Updated 20 March 2015

What kills more women than Aids and breast cancer? Dirty water

Nearly 800 000 women die every year because they lack access to safe toilets and clean water, according to researchers.


Diseases spread through dirty water and poor sanitation are the fifth biggest killer of women worldwide, causing more deaths than Aids, diabetes or breast cancer, researchers say.

Nearly 800 000 women die every year because they lack access to safe toilets and clean water, said the development organisation WaterAid, which analysed data from the Seattle-based Institute of Health Metrics research center.

"This completely unacceptable situation affects women and girls' education, their health, their dignity and ultimately, in too many cases, results in an early and needless death," WaterAid CEO Barbara Frost said in a statement.

Read: Gorilla origins found in human Aids virus lineages

The only conditions more fatal for women than the lack of decent sanitation are heart disease, stroke, lower respiratory infections and chronic obstructive pulmonary disease, according to the report.

More than 1 billion women, or one in three women around the world, do not have access to a safe, private toilet, while 370 million - one in 10 - do not have access to clean water, according to WaterAid.

More than 2 billion people gained access to clean water between 1990 and 2012, but nearly 750 million still lack what the United Nations recognizes as a human right.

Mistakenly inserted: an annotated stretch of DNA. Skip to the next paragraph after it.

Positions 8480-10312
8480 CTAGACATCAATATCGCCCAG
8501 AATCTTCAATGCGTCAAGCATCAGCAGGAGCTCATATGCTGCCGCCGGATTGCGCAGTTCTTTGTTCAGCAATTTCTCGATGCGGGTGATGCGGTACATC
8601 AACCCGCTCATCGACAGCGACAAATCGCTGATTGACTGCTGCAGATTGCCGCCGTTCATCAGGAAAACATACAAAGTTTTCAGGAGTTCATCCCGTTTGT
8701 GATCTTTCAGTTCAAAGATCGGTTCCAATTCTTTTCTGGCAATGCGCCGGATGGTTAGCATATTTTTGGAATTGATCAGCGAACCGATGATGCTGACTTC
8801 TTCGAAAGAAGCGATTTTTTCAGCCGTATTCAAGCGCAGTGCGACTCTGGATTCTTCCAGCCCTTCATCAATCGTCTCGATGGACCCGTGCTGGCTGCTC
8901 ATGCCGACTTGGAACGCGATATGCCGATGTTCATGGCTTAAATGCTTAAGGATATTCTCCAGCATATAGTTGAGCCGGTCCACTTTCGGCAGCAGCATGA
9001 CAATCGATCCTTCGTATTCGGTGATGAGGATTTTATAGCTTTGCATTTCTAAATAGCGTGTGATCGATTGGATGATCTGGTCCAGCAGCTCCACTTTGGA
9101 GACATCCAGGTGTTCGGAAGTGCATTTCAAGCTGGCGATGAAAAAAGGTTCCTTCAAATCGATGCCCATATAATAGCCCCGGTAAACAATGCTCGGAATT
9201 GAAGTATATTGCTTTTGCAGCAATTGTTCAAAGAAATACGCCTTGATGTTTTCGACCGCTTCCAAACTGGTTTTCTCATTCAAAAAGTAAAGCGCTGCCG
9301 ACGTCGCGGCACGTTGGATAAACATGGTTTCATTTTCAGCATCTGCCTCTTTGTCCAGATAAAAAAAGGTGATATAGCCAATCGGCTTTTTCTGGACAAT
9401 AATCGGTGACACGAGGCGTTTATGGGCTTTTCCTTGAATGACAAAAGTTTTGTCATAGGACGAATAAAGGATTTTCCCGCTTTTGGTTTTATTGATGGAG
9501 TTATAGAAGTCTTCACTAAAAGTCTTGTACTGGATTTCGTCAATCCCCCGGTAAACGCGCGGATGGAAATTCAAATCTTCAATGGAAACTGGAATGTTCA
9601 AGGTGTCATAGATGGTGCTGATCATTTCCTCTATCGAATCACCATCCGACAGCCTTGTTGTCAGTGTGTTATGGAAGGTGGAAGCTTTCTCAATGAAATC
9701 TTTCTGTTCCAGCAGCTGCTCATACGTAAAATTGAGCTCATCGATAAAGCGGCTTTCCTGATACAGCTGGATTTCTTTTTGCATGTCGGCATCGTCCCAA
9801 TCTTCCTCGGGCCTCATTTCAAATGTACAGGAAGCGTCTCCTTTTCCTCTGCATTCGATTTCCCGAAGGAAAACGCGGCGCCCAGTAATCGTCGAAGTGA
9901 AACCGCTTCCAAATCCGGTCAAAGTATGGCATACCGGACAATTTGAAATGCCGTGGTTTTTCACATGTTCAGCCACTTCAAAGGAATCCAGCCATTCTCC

Read: Cancer is emerging as a major public health problem in SA

Dirty water and poor sanitation are at the root of problems such as maternal and child mortality, and sexual violence.

Many women in developing countries give birth at home without access to clean water, exposing themselves and their babies to infections.

Without safe toilets, women and girls have to venture outdoors to relieve themselves, often at night, putting them at risk of sexual harassment and assault.

Moreover, in many poor countries fetching water is considered the responsibility of women and girls, who spend hours each day trekking to and from wells, keeping them from attending school or caring for their families.

Also read:

Why Clive Rice is going to Bangalore for brain cancer treatment

Take the sugar test. It could save your life

5 myths about HIV/Aids


Read Health24’s Comments Policy

Comment on this story
Comments have been closed for this article.

Ask the Expert

HIV/Aids expert

Dr Sindisiwe van Zyl qualified at the University of Pretoria before working for an HIV/AIDS NPO in Soweto for many years. She was named one of the Mail & Guardian's Top 200 Young South Africans in 2012.

Still have a question?

Get free advice from our panel of experts

The information provided does not constitute a diagnosis of your condition. You should consult a medical practitioner or other appropriate health care professional for a physical exmanication, diagnosis and formal advice. Health24 and the expert accept no responsibility or liability for any damage or personal harm you may suffer resulting from making use of this content.

* You must accept our condition

Forum Rules